'This Week' Transcript: U.S. Ambassador to the United Nations Susan Rice

PHOTO: Jake Tapper with Roundtable guests ABC News George Will, Fox News Contributor and Co-Founder, Keep America Safe Liz Cheney, Former NATO Supreme Allied Commander Europe Ret. General Wesley Clark, Senior Correspondent, "PBS NewsHour" and Moderator a
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TAPPER: Hello again. George Stephanopoulos has the morning off.

We are now in the homestretch, just 51 days until the election, and our powerhouse roundtable is standing by to get to all the week's politics. But first, the crisis that has the potential to shake up the presidential race, the murder of four Americans, including the U.S. ambassador, in Benghazi, Libya, on Tuesday, and the wave of anti-American protests and violence now sweeping the globe.

For more on what happened and why, let's bring in the U.S. ambassador to the United Nations, Dr. Susan Rice. Dr. Rice, thank you for joining us.

RICE: Good to be with you, Jake.

TAPPER: So, first of all, what is the latest you can tell us on who these attackers were at the embassy or at the consulate in Benghazi? We're hearing that the Libyans have arrested people. They're saying that some people involved were from outside the country, that there might have even been Al Qaida ties. What's the latest information?

RICE: Well, Jake, first of all, it's important to know that there's an FBI investigation that has begun and will take some time to be completed. That will tell us with certainty what transpired.

But our current best assessment, based on the information that we have at present, is that, in fact, what this began as, it was a spontaneous -- not a premeditated -- response to what had transpired in Cairo. In Cairo, as you know, a few hours earlier, there was a violent protest that was undertaken in reaction to this very offensive video that was disseminated.

We believe that folks in Benghazi, a small number of people came to the embassy to -- or to the consulate, rather, to replicate the sort of challenge that was posed in Cairo. And then as that unfolded, it seems to have been hijacked, let us say, by some individual clusters of extremists who came with heavier weapons, weapons that as you know in -- in the wake of the revolution in Libya are -- are quite common and accessible. And it then evolved from there.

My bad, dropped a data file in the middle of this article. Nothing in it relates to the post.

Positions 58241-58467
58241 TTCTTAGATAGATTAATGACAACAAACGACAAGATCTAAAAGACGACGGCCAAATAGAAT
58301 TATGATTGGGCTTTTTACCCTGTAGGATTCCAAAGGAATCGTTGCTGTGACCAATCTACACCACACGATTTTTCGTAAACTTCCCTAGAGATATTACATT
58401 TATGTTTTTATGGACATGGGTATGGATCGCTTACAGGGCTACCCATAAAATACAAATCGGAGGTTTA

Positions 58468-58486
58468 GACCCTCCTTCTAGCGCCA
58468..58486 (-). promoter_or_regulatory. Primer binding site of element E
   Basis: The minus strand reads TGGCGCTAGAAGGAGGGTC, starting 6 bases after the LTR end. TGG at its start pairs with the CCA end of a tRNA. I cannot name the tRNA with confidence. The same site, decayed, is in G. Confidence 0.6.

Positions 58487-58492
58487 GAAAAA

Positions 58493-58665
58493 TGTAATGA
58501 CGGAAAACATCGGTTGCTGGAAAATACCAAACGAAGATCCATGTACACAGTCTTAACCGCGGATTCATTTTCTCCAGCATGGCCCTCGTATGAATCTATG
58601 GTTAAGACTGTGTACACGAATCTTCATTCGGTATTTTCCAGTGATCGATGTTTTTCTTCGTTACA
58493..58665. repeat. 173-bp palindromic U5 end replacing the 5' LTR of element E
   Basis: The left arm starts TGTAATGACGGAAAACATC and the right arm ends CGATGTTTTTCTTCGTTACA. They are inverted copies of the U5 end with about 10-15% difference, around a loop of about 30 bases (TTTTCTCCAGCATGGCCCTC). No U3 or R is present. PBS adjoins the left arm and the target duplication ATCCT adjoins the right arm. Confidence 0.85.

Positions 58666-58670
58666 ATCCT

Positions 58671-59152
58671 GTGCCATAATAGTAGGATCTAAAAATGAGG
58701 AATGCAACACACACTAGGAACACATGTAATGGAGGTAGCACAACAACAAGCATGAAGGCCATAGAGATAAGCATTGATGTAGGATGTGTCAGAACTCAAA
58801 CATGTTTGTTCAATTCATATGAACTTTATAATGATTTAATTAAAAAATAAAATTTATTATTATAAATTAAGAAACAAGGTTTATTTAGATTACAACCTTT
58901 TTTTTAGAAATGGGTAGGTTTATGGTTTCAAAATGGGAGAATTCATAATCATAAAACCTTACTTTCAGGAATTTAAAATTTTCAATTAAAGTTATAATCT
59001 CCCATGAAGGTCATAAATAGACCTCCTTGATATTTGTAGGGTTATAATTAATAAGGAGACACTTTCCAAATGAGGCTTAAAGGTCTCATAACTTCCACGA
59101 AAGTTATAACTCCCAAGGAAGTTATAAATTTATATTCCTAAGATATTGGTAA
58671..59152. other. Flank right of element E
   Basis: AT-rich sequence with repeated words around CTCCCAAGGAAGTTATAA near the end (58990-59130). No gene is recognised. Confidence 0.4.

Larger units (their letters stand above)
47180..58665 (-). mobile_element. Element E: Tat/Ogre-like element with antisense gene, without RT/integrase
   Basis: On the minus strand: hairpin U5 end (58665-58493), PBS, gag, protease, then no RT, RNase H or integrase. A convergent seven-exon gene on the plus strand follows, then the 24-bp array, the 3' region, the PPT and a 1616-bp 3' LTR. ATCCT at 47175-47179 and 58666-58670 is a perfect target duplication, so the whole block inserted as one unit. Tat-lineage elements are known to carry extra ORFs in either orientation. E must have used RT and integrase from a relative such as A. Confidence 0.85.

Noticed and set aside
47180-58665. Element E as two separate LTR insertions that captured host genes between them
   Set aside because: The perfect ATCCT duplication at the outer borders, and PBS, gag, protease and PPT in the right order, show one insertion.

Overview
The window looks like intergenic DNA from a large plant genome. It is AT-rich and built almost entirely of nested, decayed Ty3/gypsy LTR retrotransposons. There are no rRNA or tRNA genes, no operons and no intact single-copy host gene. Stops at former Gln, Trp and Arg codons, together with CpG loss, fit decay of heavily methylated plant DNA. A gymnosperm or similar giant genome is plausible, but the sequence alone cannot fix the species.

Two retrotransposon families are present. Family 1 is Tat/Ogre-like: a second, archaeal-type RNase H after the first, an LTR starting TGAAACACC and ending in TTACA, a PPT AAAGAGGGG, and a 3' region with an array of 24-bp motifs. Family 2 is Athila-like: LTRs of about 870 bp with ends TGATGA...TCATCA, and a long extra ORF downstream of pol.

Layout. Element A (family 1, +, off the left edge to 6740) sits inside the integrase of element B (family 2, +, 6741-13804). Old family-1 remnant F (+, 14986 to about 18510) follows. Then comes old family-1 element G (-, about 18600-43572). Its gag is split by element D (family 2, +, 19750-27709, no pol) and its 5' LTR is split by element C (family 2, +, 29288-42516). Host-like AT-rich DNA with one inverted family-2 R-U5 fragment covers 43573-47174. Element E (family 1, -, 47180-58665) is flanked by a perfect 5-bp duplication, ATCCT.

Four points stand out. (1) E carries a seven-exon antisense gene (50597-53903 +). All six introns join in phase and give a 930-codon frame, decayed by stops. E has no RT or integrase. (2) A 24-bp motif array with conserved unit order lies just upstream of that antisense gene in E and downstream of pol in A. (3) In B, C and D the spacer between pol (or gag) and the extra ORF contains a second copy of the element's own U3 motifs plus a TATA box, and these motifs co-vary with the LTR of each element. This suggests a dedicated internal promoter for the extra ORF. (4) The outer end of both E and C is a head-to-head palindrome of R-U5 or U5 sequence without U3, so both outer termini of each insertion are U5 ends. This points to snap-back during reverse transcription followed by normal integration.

We'll wait to see exactly what the investigation finally confirms, but that's the best information we have at present.

TAPPER: Why was there such a security breakdown? Why was there not better security at the compound in Benghazi? Why were there not U.S. Marines at the embassy in Tripoli?

RICE: Well, first of all, we had a substantial security presence with our personnel...

TAPPER: Not substantial enough, though, right?

RICE: ... with our personnel and the consulate in Benghazi. Tragically, two of the four Americans who were killed were there providing security. That was their function. And indeed, there were many other colleagues who were doing the same with them.

It obviously didn't prove sufficient to the -- the nature of the attack and sufficient in that -- in that moment. And that's why, obviously, we have reinforced our remaining presence in Tripoli and why the president has very -- been very clear that in Libya and throughout the region we are going to call on the governments, first of all, to assume their responsibilities to protect our facilities and our personnel, and we're reinforcing our facilities and our -- our embassies where possible...

TAPPER: But why...

RICE: ... and where needed.

TAPPER: Why would we not have Marines at the embassy in Tripoli to begin with? It would seem like this -- this is obviously an unstable country. This is a region where U.S. interests have been attacked in previous months. Why were there not Marines there to begin with?

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